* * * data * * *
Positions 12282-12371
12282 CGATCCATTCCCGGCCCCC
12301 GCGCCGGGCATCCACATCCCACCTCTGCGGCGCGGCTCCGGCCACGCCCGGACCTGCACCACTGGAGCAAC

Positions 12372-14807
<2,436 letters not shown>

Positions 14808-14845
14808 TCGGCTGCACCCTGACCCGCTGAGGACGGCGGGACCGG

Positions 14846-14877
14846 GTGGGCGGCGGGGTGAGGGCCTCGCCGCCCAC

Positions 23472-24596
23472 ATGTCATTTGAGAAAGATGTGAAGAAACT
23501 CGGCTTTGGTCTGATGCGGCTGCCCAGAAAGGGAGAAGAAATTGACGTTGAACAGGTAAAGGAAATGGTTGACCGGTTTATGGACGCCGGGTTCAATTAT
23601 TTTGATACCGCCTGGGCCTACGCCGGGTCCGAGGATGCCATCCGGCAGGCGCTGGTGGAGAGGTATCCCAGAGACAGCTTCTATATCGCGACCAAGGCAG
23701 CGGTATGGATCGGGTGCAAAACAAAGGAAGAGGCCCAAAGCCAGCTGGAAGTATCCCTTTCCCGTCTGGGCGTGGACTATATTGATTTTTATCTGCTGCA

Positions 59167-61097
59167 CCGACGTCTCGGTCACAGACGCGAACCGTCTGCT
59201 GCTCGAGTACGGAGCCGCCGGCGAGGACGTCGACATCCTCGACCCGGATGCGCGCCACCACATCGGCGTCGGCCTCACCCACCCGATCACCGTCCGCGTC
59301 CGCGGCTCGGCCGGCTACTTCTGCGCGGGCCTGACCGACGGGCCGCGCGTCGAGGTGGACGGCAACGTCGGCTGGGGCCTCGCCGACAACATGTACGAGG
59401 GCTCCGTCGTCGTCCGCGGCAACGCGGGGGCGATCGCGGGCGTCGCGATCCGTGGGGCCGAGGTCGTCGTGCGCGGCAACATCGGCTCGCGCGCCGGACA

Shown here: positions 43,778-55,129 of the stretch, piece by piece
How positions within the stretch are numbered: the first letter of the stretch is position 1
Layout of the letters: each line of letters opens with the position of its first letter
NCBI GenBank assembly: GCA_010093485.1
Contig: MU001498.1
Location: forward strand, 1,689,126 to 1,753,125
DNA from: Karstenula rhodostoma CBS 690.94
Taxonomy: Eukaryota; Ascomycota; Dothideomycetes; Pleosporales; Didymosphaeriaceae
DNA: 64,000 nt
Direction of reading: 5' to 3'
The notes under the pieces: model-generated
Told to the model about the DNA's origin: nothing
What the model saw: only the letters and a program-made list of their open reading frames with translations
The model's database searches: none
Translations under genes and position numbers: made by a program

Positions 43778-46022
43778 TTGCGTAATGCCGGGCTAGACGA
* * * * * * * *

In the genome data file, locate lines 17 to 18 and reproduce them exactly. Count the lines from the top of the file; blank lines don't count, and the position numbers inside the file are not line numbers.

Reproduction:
59201 GCTCGAGTACGGAGCCGCCGGCGAGGACGTCGACATCCTCGACCCGGATGCGCGCCACCACATCGGCGTCGGCCTCACCCACCCGATCACCGTCCGCGTC
59301 CGCGGCTCGGCCGGCTACTTCTGCGCGGGCCTGACCGACGGGCCGCGCGTCGAGGTGGACGGCAACGTCGGCTGGGGCCTCGCCGACAACATGTACGAGG